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Steadfast Group CEO Magazine - Presented by Statewide Insurance Brokers

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Steadfast Group CEO Magazine - Presented by Statewide Insurance Brokers

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Steadfast Group CEO Magazine - Presented by Statewide Insurance Brokers

  1. 1. 48. The CEO Magazine - May 2015 theceomagazine.com.au In The Office EXECUTIVE INTERVIEW Insuring After floating the company on the ASX in 2013, Steadfast has gone from strength to strength. The largest general insurance broker network in Australasia, it is looking at the challenges the future will bring for the industry. Images by Scott Ehler R isk management is an important part of any successful business. Knowing what you would do if and when the unexpected happens like a fire, flood, or theft, and having a plan in place is essential to managing the potential disruption to your organisation. In this modern era, businesses often need insurance that wasn’t required or available in past years. It’s not only major companies like Sony that are affected by data hacks and targeted cyber attacks. According to the Australian Crime Commission, 30 per cent of businesses reported being affected by a cyber-crime incident, and many of these organisations had not prepared for that kind of theft or attack. Steadfast aims to ensure that businesses, specifically small- to medium-sized enterprises, are properly prepared and protected for anything that may happen. It offers insurance brokerage and advice from more than 500 offices across Australia, New Zealand, and Singapore, and is well known for its sponsorship of both the Brisbane Roar football team and the Nissan V8 racing team. An ASX 200 company with a market capitalisation of $1.2 billion, Steadfast is majority Australian owned and operated, and managed more than two million insurance policies in the past year. It is passionate about getting the best for its customers, and has partnerships with more than 150 insurance providers. Having recently acquired equity interests in broker and related businesses, Steadfast is quickly becoming a significant consolidator in the Australian industry. The most notable recent acquisition was of QBE Insurance Group’s two underwriting agencies and a related broking business, worth $290 million. An expert in the insurance industry, Robert Kelly is a co-founder of Steadfast and has steered the company during the past 19 years through both strong and weak economic cycles. Post the company float in 2013, Robert Success As featured in The CEO Magazine For more info visit theceomagazine.com.au Ambassador Consul-General of Brazil Carlos de Abreu celebrates the 70-year relationship between Australia and Brazil and highlights opportunities to build stronger business ties Puma Energy’s Ray Taylor • Shaver Shop’s Cameron Fox • Steadfast Group’s Robert Kelly Destination: Vienna Audi TT Shangri-La Sydney Mother’s Day gift guide SOUTHERN LANDS The importance of mentoring Managing your super Upgrading enterprise technology Great ISSN2201-876X 9772201876005 23 MAY 2015 $14.95 Incl. GST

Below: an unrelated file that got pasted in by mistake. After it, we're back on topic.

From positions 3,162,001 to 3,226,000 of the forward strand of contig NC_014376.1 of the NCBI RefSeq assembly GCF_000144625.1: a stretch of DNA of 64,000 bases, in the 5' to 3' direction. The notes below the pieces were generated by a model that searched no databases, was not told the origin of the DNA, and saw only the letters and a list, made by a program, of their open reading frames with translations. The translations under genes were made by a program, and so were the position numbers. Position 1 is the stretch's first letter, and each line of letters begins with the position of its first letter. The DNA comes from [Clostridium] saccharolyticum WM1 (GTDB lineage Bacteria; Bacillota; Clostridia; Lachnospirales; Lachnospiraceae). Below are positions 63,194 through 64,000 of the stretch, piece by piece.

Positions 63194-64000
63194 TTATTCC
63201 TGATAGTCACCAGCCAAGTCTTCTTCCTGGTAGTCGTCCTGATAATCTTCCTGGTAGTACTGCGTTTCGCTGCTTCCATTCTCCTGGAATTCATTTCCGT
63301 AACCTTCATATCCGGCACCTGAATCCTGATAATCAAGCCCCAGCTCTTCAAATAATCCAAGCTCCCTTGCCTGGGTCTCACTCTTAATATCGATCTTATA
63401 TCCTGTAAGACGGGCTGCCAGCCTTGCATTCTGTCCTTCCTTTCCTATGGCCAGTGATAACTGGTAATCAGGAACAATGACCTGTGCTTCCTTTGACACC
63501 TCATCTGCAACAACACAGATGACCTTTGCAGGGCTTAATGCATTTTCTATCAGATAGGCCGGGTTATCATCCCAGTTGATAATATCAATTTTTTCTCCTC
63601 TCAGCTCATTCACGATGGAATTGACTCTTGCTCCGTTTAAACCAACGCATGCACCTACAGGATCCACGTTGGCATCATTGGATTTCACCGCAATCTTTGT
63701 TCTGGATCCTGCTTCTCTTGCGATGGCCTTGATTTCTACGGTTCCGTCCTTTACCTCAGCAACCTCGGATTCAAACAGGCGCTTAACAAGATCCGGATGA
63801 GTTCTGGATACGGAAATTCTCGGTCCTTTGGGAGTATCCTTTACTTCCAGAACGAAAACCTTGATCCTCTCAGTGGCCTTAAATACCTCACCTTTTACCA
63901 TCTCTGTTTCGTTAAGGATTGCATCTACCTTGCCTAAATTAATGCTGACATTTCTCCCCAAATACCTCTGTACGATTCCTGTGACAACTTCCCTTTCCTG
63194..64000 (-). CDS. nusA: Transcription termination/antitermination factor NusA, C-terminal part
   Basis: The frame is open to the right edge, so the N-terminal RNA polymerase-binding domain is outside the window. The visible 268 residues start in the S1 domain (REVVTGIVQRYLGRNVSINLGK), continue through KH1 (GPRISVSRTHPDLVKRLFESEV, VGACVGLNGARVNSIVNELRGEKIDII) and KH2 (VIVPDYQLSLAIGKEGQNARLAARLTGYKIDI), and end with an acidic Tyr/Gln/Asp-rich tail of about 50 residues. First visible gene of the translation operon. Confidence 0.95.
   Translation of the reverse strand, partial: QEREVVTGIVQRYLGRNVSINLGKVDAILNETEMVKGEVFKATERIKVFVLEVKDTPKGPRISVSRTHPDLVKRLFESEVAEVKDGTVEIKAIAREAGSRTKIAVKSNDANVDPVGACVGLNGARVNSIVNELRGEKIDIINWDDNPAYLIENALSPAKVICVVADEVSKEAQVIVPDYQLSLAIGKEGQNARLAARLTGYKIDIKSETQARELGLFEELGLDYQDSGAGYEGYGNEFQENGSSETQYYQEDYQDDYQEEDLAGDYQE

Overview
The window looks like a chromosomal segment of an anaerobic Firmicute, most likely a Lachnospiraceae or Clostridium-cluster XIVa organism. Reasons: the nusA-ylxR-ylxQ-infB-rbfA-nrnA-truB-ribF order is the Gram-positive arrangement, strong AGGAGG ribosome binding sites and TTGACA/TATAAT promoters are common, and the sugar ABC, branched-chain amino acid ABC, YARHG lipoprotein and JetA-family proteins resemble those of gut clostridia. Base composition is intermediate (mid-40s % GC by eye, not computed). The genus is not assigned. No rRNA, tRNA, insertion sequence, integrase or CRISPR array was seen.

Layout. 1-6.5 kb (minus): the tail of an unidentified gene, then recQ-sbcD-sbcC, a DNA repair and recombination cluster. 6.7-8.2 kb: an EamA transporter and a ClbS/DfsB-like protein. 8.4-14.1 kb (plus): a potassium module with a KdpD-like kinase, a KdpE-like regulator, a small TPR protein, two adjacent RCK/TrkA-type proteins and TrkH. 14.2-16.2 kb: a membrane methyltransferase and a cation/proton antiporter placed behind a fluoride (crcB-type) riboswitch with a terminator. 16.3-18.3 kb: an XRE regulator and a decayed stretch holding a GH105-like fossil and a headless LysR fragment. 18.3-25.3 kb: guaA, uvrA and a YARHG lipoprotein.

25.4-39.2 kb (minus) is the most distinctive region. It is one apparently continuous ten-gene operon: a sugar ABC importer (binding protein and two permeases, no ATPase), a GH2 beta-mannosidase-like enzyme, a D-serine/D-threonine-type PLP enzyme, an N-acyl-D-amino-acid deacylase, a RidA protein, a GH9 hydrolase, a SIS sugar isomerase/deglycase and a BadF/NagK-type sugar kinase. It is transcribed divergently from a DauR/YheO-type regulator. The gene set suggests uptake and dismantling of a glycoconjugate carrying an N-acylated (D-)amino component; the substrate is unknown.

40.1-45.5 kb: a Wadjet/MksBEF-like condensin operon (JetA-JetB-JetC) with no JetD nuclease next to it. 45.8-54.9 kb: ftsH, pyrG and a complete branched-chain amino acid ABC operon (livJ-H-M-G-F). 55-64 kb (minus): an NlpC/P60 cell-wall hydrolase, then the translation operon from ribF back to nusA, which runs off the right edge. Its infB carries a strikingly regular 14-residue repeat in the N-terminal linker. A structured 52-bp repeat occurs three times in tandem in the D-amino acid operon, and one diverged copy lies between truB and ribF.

2. 2. theceomagazine.com.au The CEO Magazine - May 2015 51. has now taken on the role of managing director and chief executive officer. The CEO Magazine spoke to Robert about how the business came to be, the challenges in listing it on the ASX, and the new types of insurance the industry is offering in the internet age. The CEO Magazine: How did Steadfast come to life, and why was it created? Robert: It started as a group of insurance brokers who decided to pull together to see if combining their turnover and buying power could leverage quality products and be sustainable in a very competitive market. That was back in 1995, and we formed the unlisted public company in 1996. And we moved it from New South Wales into Victoria, then up to Queensland and around all states. We initially started with 43 insurance brokers who were all shareholders, and we now have 306 brokers, most of whom have stakes in the public entity. What is your personal history in the insurance industry? I started in general insurance as an insurance broker in 1969, and I co-founded the Steadfast Group in 1996. So I was company secretary from the formation of the company and I became the executive chairman in 1999. In 2013, we floated the company on the ASX and I became managing director and chief executive officer of the listed entity. What were the challenges associated with floating a company like Steadfast? The float was designed to allow brokers to have an exit when they wanted to leave the business and to have an appropriate purchaser, or for them to take equity out of their business and still continue to run, manage, and develop it. The initial discussions about floating the company took place just before the last global financial crisis. “Cyber security has been an ever-present issue for some time, but there has been real momentum over the past few years.” - Robert Kelly The global financial crisis led us to place the float on hold and wait for a more appropriate time to list. So we started working again towards the float in 2012 with the support of our two lead managers, Macquarie Capital and J.P. Morgan. The IPO raised $334 million, and the stock listed at $1.15 per share and closed day one at about $1.40. The market has been kind to us ever since, and we have continued to meet both the prospectus forecast and our expectations that we put into the market for each of our reporting periods so far. We’ve just been to the market to raise $300 million of additional capital, of which $290 million will be used to acquire businesses from QBE. The insurance industry is changing with new technology and the types of insurance companies are requiring. What changes have you seen in insurance over the past few years? Cyber security has been an ever-present issue for some time, but there has been real momentum over the past few years. We’ve seen all sorts of cyber interventions into the back offices of many of the companies that we provide advice for, and in some cases the insurance brokers that we own and have partial equity in. So cyber is an ever-increasing threat for anyone who works in an environment that uses the internet and where massive computer- generated data goes from one place to another.